From the press release: In this ground-breaking new history of early America, historian Robert Zimmerman not only exposes the lie behind The New York Times 1619 Project that falsely claims slavery is central to the history of the United States, he also provides profound lessons about the nature of human societies, lessons important for Americans today as well as for all future settlers on Mars and elsewhere in space.
“Zimmerman’s ground-breaking history provides every future generation the basic framework for establishing new societies on other worlds. We would be wise to heed what he says.” —Robert Zubrin, founder of founder of the Mars Society.
Available everywhere for $3.99 (before discount) at Amazon, Barnes & Noble, and all ebook vendors, or direct from the ebook publisher, ebookit. And if you buy it from ebookit you don't support the big tech companies and I get a bigger cut much sooner.
Unity was taken to about 45,000 feet by the carrier airplane WhiteKnightTwo, where it was released and its engines fired.
Once VSS Unity’s rocket engine cut off, the spacecraft’s momentum took it to an altitude of around 90 kilometers. This is above the minimum altitude of 80 kilometers required by the US Air Force, NASA, and the FAA to grant astronaut wings, and is above the discernible atmosphere. This apogee, or maximum altitude, is below the Federation Aeronautique Internationale (FAI) recognized boundary of space at 100 kilometers, which SpaceShipOne crossed twice to claim the X-Prize in 2004.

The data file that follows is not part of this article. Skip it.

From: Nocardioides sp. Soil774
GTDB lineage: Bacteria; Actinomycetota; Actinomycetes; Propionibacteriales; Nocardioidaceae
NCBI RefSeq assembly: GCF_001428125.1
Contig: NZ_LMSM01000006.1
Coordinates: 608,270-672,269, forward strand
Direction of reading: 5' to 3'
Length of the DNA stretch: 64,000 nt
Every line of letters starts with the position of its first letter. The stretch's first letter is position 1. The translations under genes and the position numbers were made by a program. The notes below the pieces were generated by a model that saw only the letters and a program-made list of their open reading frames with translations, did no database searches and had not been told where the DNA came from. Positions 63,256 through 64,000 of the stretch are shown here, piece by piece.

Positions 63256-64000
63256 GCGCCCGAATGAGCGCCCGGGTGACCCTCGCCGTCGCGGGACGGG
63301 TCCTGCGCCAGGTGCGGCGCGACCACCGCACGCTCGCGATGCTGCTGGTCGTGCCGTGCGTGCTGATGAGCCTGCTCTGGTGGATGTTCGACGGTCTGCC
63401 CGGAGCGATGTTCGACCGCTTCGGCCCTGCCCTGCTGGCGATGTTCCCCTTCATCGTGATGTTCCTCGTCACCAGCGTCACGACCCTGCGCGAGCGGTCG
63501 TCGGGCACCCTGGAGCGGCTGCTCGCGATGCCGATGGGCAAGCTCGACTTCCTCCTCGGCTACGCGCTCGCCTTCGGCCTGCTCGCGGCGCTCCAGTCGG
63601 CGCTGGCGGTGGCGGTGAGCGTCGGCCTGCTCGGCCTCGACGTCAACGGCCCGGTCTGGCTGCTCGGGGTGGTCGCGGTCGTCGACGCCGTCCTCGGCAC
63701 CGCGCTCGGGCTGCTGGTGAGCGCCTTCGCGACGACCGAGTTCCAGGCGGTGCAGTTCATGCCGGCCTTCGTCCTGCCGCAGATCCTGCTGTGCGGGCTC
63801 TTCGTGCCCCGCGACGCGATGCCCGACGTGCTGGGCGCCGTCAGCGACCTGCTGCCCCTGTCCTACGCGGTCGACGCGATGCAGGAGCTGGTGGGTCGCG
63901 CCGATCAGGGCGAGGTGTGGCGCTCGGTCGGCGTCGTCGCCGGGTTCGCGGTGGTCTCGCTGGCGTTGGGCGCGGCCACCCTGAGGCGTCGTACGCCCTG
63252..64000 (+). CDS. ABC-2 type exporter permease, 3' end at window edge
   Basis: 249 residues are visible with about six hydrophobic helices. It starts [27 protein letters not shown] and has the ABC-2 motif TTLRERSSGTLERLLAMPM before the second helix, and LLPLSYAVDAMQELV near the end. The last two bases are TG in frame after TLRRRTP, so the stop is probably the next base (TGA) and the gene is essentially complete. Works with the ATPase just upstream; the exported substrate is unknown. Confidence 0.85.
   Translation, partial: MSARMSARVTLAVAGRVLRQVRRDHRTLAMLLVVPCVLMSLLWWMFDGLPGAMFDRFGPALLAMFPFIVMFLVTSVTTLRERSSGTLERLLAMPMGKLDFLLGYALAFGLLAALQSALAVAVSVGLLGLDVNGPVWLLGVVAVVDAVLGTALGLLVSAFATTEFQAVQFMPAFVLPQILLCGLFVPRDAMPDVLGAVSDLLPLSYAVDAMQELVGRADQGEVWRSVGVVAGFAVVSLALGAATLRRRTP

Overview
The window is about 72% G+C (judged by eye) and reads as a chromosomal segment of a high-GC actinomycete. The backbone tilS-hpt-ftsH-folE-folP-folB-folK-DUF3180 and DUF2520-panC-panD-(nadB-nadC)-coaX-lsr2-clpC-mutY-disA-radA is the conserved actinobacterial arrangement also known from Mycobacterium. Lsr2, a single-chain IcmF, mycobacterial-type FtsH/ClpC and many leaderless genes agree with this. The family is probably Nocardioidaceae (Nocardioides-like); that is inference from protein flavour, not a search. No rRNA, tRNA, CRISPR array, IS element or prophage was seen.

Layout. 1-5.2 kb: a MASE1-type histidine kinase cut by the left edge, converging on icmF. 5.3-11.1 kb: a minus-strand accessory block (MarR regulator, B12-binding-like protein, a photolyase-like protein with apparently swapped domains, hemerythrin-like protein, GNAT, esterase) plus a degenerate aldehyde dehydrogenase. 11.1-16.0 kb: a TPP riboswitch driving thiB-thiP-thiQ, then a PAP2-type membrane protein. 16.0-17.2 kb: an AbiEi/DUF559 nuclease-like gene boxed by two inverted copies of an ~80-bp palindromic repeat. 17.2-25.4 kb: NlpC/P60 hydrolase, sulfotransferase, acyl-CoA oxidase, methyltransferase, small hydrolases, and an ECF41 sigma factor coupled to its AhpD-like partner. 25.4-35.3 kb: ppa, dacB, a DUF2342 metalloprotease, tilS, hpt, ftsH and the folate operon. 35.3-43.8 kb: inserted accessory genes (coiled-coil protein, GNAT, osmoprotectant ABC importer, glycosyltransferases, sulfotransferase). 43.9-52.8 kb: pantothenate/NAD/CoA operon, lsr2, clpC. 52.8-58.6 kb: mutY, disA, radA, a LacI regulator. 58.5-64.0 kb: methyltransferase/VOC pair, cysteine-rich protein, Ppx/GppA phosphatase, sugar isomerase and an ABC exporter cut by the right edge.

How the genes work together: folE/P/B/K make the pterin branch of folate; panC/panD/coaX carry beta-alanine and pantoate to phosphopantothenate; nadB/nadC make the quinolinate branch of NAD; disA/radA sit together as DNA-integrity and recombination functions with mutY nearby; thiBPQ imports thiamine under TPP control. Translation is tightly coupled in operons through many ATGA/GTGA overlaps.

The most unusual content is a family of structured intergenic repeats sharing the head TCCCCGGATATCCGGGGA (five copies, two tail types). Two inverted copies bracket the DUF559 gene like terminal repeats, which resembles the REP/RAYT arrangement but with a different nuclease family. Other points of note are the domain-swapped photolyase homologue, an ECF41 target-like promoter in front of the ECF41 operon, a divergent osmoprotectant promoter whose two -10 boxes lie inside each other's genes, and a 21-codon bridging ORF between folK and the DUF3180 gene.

The craft spent around five minutes in weightlessness, with the crew evaluating the experience and looking at Earth and space from 17 windows on the craft, before they strapped back into their seats for reentry.
I have embedded below the fold the NASASpaceflight.com live feed, cued to just before Unity was dropped from WhiteKnightTwo. The commentary is far less offensive than the blather on the official live feed, but they end up losing the view from their live feed and switched to the Virgin Galactic live feed, rewinding it to pick it up just before the drop. You then see that feed, with good images and with all the blather, but no interior video during the weightless period. I suspect they want to edit that footage before releasing it, just in case anyone had vomited or Branson looked uncomfortable in any way.
Overall, Virgin Galactic deserves congratulations for finally accomplishing this flight. That it took so long and occurred just before the start of commercial manned orbital flights unfortunately pops the balloon on this achievement. The flight was so short that it now seems somewhat disappointing compared to the upcoming orbital tourist flights.
The next suborbital flight by Blue Origin on July 20th, and unlike today’s Virgin Galactic flight, will carry the first paying passenger, making it the first wholly financed and built private commercial space flight.
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